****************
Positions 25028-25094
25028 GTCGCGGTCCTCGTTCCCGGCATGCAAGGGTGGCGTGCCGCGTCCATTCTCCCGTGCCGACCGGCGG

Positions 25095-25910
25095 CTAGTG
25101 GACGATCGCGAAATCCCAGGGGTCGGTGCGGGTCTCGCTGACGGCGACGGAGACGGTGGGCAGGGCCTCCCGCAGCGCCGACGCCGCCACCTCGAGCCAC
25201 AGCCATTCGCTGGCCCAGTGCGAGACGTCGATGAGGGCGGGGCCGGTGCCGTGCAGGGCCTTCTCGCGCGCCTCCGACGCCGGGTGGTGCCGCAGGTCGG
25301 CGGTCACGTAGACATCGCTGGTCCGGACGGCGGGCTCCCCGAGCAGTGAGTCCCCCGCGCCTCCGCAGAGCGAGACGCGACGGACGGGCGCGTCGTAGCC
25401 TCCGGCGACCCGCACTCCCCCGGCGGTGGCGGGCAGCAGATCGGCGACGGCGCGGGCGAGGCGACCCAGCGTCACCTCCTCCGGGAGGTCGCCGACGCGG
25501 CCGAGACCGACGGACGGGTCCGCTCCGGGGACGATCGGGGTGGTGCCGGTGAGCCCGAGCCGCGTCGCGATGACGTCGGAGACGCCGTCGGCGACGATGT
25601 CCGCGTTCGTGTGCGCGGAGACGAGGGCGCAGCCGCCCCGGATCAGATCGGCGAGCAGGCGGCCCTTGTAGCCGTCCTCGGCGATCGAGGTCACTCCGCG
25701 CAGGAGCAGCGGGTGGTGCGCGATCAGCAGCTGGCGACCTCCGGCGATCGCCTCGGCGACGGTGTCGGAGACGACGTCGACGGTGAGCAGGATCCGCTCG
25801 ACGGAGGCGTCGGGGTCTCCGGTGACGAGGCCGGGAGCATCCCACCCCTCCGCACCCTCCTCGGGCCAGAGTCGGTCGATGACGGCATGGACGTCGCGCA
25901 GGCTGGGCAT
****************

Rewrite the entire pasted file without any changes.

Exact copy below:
Positions 25028-25094
25028 GTCGCGGTCCTCGTTCCCGGCATGCAAGGGTGGCGTGCCGCGTCCATTCTCCCGTGCCGACCGGCGG

Positions 25095-25910
25095 CTAGTG
25101 GACGATCGCGAAATCCCAGGGGTCGGTGCGGGTCTCGCTGACGGCGACGGAGACGGTGGGCAGGGCCTCCCGCAGCGCCGACGCCGCCACCTCGAGCCAC
25201 AGCCATTCGCTGGCCCAGTGCGAGACGTCGATGAGGGCGGGGCCGGTGCCGTGCAGGGCCTTCTCGCGCGCCTCCGACGCCGGGTGGTGCCGCAGGTCGG
25301 CGGTCACGTAGACATCGCTGGTCCGGACGGCGGGCTCCCCGAGCAGTGAGTCCCCCGCGCCTCCGCAGAGCGAGACGCGACGGACGGGCGCGTCGTAGCC
25401 TCCGGCGACCCGCACTCCCCCGGCGGTGGCGGGCAGCAGATCGGCGACGGCGCGGGCGAGGCGACCCAGCGTCACCTCCTCCGGGAGGTCGCCGACGCGG
25501 CCGAGACCGACGGACGGGTCCGCTCCGGGGACGATCGGGGTGGTGCCGGTGAGCCCGAGCCGCGTCGCGATGACGTCGGAGACGCCGTCGGCGACGATGT
25601 CCGCGTTCGTGTGCGCGGAGACGAGGGCGCAGCCGCCCCGGATCAGATCGGCGAGCAGGCGGCCCTTGTAGCCGTCCTCGGCGATCGAGGTCACTCCGCG
25701 CAGGAGCAGCGGGTGGTGCGCGATCAGCAGCTGGCGACCTCCGGCGATCGCCTCGGCGACGGTGTCGGAGACGACGTCGACGGTGAGCAGGATCCGCTCG
25801 ACGGAGGCGTCGGGGTCTCCGGTGACGAGGCCGGGAGCATCCCACCCCTCCGCACCCTCCTCGGGCCAGAGTCGGTCGATGACGGCATGGACGTCGCGCA
25901 GGCTGGGCAT